Seventies model, Janice Dickinson, claims to not only be the world’s first supermodel, but also to have coined the term. However there is evidence that the phrase has been in existence since the late 1800’s. Which come to think of it may lend credence to Dickinson’s claim. She has been looking the worse for wear.
To be honest, there are several women who have been worthy of the title over the years. Think Twiggy, Cheryl Tiegs and another Dickinson contemporary, Gia Carangi. But my first foray into the fabulous world of fashion came via the nineties vixens. Cindy Crawford. Claudia Schiffer. Kathy Ireland. Naomi Campbell. Linda Evangelista. Christy Turlington. Helena Christensen. Eva Herzigova. These were the women who graced the cover of every magazine, appeared in every commercial, and even starred in some of my favourite music videos. To this day when I go to the beach I envision writhing around in the surf with Chris Isaak a la Christensen in Wicked Games.
On this island, my view of modelling was vastly different. The women never seemed as lithe, statuesque, or striking as expected. And there was a popular misconception that the craft involved strutting down the catwalk looking as enraged as possible. It’s all about attitude. Right?
But this would never be my issue since I had neither the desire nor physical attributes to aspire to the industry. My 5’2” frame would not land me on the runways of Paris, shilling for Chanel.
But alas I would finally have an opportunity to experience the life as part of rehearsals for the highly anticipated second installment of HOT Couture. And I was fully prepared to immerse myself in the role. Armed with everything I had learnt from binge watching America’s Next Top Model, I headed over to the Johnson’s Center where nightly rehearsals had commenced a week prior. Clad in a black tank top, black tights, hair pulled back, no make-up, only a little bit of gloss I sauntered in, ready to offer my best Tyra Banks ‘smize’.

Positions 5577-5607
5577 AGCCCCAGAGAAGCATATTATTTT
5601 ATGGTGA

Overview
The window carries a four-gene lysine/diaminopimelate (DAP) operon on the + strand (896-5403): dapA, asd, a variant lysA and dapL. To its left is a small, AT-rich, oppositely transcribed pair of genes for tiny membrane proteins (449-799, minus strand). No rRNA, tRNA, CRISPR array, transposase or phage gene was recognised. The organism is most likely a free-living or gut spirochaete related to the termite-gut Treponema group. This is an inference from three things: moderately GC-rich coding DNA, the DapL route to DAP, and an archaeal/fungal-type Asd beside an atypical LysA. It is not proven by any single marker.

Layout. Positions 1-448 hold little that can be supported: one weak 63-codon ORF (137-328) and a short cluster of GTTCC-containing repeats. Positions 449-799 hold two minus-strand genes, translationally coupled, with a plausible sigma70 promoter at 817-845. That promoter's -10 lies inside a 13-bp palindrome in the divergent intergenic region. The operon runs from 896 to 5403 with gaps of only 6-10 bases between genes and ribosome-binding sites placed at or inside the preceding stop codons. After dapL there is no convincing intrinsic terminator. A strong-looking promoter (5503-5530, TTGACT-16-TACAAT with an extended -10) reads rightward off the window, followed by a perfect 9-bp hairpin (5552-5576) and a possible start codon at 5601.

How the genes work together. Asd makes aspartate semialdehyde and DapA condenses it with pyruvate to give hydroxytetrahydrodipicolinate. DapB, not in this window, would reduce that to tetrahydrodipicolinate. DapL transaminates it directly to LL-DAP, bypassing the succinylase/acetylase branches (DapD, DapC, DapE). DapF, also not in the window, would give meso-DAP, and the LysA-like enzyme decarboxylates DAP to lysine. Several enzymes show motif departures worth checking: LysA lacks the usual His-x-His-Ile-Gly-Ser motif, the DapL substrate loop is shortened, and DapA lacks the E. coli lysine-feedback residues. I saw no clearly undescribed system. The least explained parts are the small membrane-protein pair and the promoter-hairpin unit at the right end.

As the models trickled in, each more Amazonian than the next, I wondered if they would notice that one of these things was definitely not like the other. But I quickly pushed these thoughts out of my head as I completed my first official task: getting a test shot. Whoo hoo! I was now legit.
The lady in charge was none other than our own 2Nite editor and accomplished international model, Denise Lay. The normally sweet, nurturing beauty was replaced by a stern drill sergeant, barking out orders at a clipped pace. Still a beauty though.
“How hard is it to form five lines!” she asked incredulously. Pretty hard apparently, judging by the puzzled expressions. You could almost see the thought bubbles: “Does she mean lines of five people? Should we be vertical? I wonder how many Whatsapp messages I have?”
After a solid five minutes of organization and mathematical improbability, we got down to various breathing exercises, as Lay walked through the maze, making minor corrections to form. Or in my case, attempting to stretch my chest upward. Sorry D. No amount of pulling or tugging will add another inch. With a smile she tipped my chin up and pushed my chest out. And suddenly I was a gazelle. Or delusional.
Next up: Posture. We lined up on opposite sides of the newly constructed stage and listened intently as Lay explained: Walk down the runway, head up, shoulders back, stomach in, one foot in front the other. Simple right? Oh yeah, with a book on your head. And if it falls along the way, you have to start all over again.
Creativity kicked in as the models removed hair pieces, put on beanies, and created platforms in mohawks to offer some kind of stability to the impending object. As the other ladies and gents strode confidently past, my nerves started setting in. I had notoriously bad posture, thanks to scoliosis, and coordination sometimes eluded me. My four inch heels weren’t helping my cause either.
Sensing my trepidation I’m sure, Lay came over with my book.
“Okay Smithers. You can do it. Stand tall. Head up. Walk straight down the middle.”
The moment of truth. I took a deep breath and set out. As I focused on the journey, Lay let the others in on my imposter status and the group collectively stared offering encouragement. With every successful step my confidence grew. Before I knew it, I was at the end. Eureka! I even managed to walk back.
Dragon fully slayed. That hurdle crossed, I really started to enjoy the process.
The rest of the evening passed in a blur. The group gathered for a final walkthrough which I got to watch front row with the HOT Couture orchestrator herself, Mae Wayne.
Three things I learnt: Some of our models are amazingly talented; somewhere in St Lucia strippers are missing their heels; and we have an über hot Matthew McConnaughy lookalike. Awright, awright, awright!
But my journey is not done yet. Is getting glammed up for these events as fun as it looks? I’ll let you know next week.